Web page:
BOSTON (CBS) – The only reality show I have any solid time for is my own, the Jordan Rich experience that plays out daily in what else but real life. While interesting at times to me and two or three others perhaps, I thankfully don’t possess the starved ego nor would I ever have the guts to have a camera crew follow me around. Alas, there are many who have taken up the mantel happy to share their meaningless celebrity lives with the rest of us. And those who put themselves on display – The Paris Hiltons, David Hasselhoffs, the Kardashians (which I more closely associate with an alien humanoid race from Star Trek) are puerile and often downright disturbing.
None fits the bill more than the longest running of these programs, Gene Simmons Family Jewels. For those who don’t know (and if he finds out you don’t know Simmons is likely to take legal action) Gene is the front man for the super successful rock group known as Kiss. The group is comprised of 60-something year olds in spandex, 6-inch platform heals and scary clown makeup. Outside of the goof factor and Mr. Simmons’ massive reptilian-like tongue, I have never seen the appeal musically or aesthetically. But I’m happy to congratulate Kiss on making hundreds of millions of dollars over the decades, selling more merchandise than Communist China, and going on the road for hundreds of concerts a year. Family Jewels chronicles Gene’s life with common law wife and former Playboy centerfold Shannon Tweed and their two rather likable teenage children. Likeable indeed because both the girl and boy don’t take their overbearing, egomaniacal father as seriously as some in the rest of the world do. It’s a refreshing part of a show I know very little about. (I get reports from my wife who is a fan and from regular web updates, most of them generated by the PR machine that is Gene Simmons). He is a media hound, not to mention a scoundrel of the first order who has boasted of sleeping with thousands of women over the years.
Insert disclaimer at this point—-those who constantly talk about their conquests tend to do more of just that—talk about them.
So, you’re thinking, here’s an easy target and my chance to pile on to yet another overbearing celebrity. While he’s an easy mark and it is so tempting, I need to reveal now that through the all of the nonsense, the Gene Simmons PR promotion machine had a moment. A touching moment, one that I didn’t see coming.
It’s quite possible that the star of the show didn’t either.
How did I happen to find myself in front of a TV in the first place watching Family Jewels? When one shares a hotel room on vacation with wife and son and wife has the remote, one is in an untenable hostage situation.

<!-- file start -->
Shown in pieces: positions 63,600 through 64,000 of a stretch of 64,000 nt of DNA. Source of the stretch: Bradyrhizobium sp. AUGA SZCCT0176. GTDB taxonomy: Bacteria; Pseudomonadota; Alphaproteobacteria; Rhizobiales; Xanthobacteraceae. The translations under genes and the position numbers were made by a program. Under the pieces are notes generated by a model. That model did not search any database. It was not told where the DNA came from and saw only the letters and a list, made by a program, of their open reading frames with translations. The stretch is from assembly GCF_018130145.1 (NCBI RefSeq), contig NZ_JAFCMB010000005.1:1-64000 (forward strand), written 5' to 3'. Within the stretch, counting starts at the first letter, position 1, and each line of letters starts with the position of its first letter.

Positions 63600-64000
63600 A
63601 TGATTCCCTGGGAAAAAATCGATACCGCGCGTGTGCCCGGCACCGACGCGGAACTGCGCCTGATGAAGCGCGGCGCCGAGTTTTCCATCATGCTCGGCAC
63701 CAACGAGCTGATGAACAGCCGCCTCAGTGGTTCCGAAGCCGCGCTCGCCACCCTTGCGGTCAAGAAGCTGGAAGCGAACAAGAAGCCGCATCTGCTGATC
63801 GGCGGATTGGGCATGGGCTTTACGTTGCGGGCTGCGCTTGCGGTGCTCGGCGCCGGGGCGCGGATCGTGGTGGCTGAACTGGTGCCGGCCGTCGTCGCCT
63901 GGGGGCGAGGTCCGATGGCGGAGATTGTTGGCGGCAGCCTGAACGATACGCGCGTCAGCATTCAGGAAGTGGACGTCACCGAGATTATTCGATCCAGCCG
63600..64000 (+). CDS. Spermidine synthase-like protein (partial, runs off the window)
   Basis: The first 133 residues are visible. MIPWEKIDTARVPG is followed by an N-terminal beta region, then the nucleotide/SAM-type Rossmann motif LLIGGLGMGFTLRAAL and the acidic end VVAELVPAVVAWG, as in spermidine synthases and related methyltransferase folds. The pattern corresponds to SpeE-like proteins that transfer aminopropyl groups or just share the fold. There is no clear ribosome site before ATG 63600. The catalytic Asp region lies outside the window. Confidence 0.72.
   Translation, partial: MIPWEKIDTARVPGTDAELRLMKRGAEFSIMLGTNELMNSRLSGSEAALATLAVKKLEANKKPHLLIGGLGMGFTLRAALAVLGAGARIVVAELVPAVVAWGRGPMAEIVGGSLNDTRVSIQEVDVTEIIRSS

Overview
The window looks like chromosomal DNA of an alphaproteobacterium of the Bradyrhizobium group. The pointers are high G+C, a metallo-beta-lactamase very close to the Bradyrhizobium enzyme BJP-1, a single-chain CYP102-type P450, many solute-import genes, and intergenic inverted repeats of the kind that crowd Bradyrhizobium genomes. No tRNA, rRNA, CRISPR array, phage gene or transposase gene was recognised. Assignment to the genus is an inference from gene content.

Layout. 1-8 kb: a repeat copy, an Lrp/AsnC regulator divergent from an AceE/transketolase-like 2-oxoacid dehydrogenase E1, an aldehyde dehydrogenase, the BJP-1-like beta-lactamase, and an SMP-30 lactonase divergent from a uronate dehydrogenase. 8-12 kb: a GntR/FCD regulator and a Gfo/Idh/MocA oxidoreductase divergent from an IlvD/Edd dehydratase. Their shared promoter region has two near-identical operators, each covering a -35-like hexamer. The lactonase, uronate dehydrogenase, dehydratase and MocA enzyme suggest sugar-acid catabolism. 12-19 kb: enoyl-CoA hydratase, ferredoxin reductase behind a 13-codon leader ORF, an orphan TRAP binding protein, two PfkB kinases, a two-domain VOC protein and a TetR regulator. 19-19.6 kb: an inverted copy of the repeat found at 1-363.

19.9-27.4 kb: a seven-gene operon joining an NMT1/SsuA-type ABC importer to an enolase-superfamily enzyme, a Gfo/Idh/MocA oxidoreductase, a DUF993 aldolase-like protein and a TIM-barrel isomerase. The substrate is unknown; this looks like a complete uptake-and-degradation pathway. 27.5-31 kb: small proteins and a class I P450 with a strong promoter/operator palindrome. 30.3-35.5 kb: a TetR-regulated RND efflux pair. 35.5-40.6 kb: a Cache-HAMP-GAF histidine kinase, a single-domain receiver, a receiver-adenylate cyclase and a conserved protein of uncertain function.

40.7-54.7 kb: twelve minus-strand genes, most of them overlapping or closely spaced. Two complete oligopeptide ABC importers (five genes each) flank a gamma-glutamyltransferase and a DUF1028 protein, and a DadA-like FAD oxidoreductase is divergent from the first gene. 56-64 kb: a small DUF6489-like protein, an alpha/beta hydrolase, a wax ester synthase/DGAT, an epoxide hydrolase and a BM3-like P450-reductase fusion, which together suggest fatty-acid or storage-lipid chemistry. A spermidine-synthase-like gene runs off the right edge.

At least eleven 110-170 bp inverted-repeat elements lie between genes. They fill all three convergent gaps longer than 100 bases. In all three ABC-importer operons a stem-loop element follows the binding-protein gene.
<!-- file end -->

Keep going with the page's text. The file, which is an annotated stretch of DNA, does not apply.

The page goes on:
As the show revealed, Simmons was born in Israel in 1949, a frantic time for that nation, with it’s formation as an independent state and a nasty war a year earlier. When he was a young child, his father abandoned the family and Gene lost contact with him. We find out that the father remarried (Gene’s mother never did) and the father went on to have several more children, none of whom Gene had relations with. Until now. Gene’s partner Shannon, as we are led to believe, arranged for a family meeting in Israel. The famous rock star would meet his half brother and sisters and a score of nieces and nephews for the first time in Haifa. He would also travel to the grave of his late father to find closure.
The cynic would suggest that all of this was well choreographed for a TV audience. And the cynic would be partially correct. But there was an element of reality that no scripted event could ever capture. Gene Simmons, the often obnoxious center of his own universe was visibly moved, often going quiet (totally out of character) throughout the program. Trust me; the tears and emotion exhibited were real from all of the participants. Gene wasn’t surrounded by rabid teenage fans, paid hacks or fawning sycophants this time. He found himself on a trip to his homeland with his own children greeting a new wing of a grown family, touring his boyhood home, encountering a slew of childhood memories and fighting through tears to forgive his late father for events over a half century ago.
I won’t be joining the Kiss fan club anytime soon and it’s doubtful I’ll watch a full episode of Family Jewels again. But it was refreshing for a brief moment to see a celebrity of the first order reduced to that which we can all identify. The most human of experiences are the most meaningful and so often lie beneath the lights, the hype and the makeup.